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US: Wall Street flat as banks, Amgen weigh; Adobe rallies


[NEW YORK] US stocks dipped on Friday as bank shares fell alongside Treasury yields while Adobe helped buoy the S&P tech sector and the Nasdaq Composite.

Amgen was the largest drag on both the S&P 500 and Nasdaq, down 6.4 per cent at US$168.61, after the extent of a cholesterol drug's benefits in a highly anticipated study disappointed investors, even if it cut the risk of heart attacks and strokes by over 20 per cent in patients with heart disease.

The S&P tech index was supported by Adobe's surge to a record high of US$130.30 after the Photoshop software maker reported strong earnings. The stock ended up 3.8 per cent at US$127.01.

Indexes were little changed for a second day even if the Nasdaq Composite touched a record intraday high. Analysts say investors are expecting a catalyst to thrust stocks higher after bets on President Trump's promises of tax cuts and a fiscal stimulus drove Wall Street to all-time highs on a weeks-long rally.

Market voices on:

"Investors are moving from sector to sector dependent on where the US dollar is, comments from the White House on the health care act, and earnings," said Quincy Krosby, market strategist at Prudential Financial in Newark, New Jersey.

"The 10-year (benchmark US Treasury note yield) dipped below 2.5 per cent and financials pull back while utilities get bid. This churn is a way for the market to consolidate."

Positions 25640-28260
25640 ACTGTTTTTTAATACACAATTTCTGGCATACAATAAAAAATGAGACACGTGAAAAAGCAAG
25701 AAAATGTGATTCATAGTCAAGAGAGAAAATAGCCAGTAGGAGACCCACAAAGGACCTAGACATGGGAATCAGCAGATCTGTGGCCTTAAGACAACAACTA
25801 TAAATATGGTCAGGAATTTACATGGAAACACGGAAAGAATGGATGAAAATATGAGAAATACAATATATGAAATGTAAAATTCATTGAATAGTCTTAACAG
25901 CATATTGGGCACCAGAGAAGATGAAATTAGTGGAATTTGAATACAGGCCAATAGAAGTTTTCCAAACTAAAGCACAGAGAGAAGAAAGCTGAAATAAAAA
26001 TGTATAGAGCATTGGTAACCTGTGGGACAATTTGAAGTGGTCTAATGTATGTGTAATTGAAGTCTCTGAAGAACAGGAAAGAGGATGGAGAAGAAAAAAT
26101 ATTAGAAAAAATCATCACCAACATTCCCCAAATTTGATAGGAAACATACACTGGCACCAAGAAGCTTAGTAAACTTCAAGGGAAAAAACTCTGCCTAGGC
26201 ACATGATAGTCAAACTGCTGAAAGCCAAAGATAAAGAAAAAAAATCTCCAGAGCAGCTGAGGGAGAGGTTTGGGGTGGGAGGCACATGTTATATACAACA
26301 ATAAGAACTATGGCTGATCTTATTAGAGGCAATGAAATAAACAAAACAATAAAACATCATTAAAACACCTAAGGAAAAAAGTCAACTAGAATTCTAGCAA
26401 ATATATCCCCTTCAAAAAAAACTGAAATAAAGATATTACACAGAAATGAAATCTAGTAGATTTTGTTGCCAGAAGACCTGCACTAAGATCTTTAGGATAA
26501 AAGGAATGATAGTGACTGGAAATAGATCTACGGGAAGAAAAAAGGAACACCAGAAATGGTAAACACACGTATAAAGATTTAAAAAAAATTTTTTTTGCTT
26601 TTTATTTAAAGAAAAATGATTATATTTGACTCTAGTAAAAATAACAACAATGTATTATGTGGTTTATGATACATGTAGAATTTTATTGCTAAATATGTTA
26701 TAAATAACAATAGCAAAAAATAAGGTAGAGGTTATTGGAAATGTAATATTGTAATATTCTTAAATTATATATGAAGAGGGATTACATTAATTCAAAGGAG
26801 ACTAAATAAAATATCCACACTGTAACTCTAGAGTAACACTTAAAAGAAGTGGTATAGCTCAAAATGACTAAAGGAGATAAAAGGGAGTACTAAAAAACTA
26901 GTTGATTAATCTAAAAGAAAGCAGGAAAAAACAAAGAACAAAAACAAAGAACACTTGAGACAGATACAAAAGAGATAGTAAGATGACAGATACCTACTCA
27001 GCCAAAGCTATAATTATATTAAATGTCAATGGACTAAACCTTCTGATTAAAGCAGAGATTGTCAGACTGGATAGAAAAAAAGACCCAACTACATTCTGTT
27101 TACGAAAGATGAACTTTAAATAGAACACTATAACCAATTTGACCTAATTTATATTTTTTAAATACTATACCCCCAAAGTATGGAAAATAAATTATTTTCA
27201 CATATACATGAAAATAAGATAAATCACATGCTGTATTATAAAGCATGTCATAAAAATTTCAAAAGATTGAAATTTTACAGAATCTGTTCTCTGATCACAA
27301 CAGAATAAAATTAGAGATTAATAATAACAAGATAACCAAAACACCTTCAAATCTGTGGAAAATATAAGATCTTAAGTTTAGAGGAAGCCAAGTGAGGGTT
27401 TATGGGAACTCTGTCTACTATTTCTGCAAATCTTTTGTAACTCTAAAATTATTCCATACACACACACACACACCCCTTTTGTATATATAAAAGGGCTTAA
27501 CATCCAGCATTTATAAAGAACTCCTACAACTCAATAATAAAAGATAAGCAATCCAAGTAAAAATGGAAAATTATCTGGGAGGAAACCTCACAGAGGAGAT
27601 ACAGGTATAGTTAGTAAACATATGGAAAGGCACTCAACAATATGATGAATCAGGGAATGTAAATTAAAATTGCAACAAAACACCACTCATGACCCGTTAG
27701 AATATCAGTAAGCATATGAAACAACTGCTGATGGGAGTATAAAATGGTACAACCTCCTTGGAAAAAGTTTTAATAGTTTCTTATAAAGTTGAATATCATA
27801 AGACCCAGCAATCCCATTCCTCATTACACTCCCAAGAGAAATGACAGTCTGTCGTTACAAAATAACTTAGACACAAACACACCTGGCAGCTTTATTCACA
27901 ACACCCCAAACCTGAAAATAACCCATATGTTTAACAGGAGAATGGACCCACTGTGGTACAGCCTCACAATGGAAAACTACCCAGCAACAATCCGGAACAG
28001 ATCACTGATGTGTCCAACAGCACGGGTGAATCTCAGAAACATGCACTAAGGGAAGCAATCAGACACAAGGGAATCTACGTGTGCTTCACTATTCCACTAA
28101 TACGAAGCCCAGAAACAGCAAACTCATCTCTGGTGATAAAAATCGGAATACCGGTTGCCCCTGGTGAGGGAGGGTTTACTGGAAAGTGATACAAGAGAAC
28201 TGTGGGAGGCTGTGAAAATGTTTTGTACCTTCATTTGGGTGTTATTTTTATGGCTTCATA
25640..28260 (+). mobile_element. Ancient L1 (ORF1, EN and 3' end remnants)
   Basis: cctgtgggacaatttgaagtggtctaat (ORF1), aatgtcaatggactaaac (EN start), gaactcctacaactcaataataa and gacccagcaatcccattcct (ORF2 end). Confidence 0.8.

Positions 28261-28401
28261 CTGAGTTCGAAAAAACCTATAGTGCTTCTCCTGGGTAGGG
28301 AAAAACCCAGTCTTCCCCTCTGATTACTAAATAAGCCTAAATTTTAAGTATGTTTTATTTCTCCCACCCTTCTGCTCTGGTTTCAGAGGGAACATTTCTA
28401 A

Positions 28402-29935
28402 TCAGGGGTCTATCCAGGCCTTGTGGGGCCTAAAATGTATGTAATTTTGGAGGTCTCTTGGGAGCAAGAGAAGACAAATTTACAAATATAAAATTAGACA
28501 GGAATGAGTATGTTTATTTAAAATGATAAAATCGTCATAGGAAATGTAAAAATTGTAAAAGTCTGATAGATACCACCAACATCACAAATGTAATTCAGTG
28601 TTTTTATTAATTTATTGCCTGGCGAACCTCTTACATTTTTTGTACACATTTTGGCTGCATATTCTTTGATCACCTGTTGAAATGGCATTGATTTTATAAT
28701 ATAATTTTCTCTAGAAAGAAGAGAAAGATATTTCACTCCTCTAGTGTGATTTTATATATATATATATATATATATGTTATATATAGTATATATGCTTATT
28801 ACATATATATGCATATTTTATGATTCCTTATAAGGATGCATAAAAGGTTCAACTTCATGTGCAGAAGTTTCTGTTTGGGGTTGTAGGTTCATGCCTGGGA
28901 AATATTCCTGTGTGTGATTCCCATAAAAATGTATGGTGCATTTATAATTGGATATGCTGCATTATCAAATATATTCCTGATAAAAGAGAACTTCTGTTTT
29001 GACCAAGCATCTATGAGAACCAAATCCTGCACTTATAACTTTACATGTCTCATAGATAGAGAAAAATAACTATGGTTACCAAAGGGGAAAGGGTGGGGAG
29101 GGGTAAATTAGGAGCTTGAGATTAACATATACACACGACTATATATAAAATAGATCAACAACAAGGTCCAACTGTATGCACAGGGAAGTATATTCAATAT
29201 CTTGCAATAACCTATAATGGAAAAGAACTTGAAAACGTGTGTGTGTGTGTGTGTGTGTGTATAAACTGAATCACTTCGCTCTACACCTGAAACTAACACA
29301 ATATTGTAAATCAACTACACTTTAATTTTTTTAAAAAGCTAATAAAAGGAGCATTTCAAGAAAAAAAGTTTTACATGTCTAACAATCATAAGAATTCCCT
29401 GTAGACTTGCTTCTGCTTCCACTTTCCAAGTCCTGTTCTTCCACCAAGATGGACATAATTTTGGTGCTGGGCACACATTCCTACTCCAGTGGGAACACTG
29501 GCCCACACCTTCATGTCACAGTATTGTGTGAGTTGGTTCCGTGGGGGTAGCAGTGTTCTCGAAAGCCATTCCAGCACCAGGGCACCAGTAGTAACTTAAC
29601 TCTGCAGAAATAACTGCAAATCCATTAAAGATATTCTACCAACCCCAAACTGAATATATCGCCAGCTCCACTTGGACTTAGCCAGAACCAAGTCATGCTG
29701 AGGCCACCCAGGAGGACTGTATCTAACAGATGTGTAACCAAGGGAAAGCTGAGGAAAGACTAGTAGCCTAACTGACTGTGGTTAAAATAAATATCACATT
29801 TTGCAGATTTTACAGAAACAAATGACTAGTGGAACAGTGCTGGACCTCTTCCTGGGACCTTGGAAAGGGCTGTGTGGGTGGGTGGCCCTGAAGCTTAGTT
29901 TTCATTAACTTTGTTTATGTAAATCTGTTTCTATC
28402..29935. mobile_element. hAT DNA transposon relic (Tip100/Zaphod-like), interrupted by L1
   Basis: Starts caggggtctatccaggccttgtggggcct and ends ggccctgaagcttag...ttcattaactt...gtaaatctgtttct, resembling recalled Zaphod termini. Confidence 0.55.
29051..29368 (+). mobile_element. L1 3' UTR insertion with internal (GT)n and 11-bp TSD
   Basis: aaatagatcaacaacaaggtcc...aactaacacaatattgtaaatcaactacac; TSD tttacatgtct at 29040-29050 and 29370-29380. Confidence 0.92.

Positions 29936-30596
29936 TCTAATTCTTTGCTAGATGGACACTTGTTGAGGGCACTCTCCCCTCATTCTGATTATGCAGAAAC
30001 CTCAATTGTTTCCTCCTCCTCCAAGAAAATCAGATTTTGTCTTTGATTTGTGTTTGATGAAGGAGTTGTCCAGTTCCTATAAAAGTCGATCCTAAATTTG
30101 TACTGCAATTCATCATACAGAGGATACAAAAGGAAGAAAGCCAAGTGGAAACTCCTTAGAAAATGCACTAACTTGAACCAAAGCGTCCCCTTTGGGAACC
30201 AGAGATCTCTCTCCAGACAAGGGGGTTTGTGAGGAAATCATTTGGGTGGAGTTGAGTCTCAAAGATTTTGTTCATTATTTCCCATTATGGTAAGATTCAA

Analysts increasingly worry that the Trump administration is spending too much of its political capital in an effort to pass a Republican-proposed healthcare bill, which may leave it wanting for support when it tries to reform the tax code.

Bets on the passing of a tax reform are one of the pillars of the equities rally since the November presidential election.

"This is a market waiting for its next catalyst and I think it wants to hear it from the White House," Ms Krosby said.

"That's very important for a market that embraced the pro growth agenda of the Trump administration."

The Dow Jones Industrial Average fell 19.93 points, or 0.1 per cent, to end at 20,914.62, the S&P 500 lost 3.13 points, or 0.13 per cent, to 2,378.25 and the Nasdaq Composite added 0.24 point, or 0 per cent, to 5,901.00.

For the week the S&P rose 0.2 per cent, the Dow gained less than 0.1 per cent and the Nasdaq added 0.7 per cent.

The S&P 500's financial sector posted its first back-to-back weekly decline since September.

Tiffany touched a 19-month high of US$94 after higher-than-expected quarterly results. Shares of the high-end jeweller closed up 2.7 per cent at US$92.42.

About 9.68 billion shares changed hands in US exchanges, compared with the 7.1 billion daily average over the last 20 sessions.

Advancing issues outnumbered declining ones on the NYSE by a 1.51-to-1 ratio; on Nasdaq, a 1.43-to-1 ratio favoured advancers.

The S&P 500 posted 64 new 52-week highs and three new lows; the Nasdaq Composite recorded 175 new highs and 58 new lows.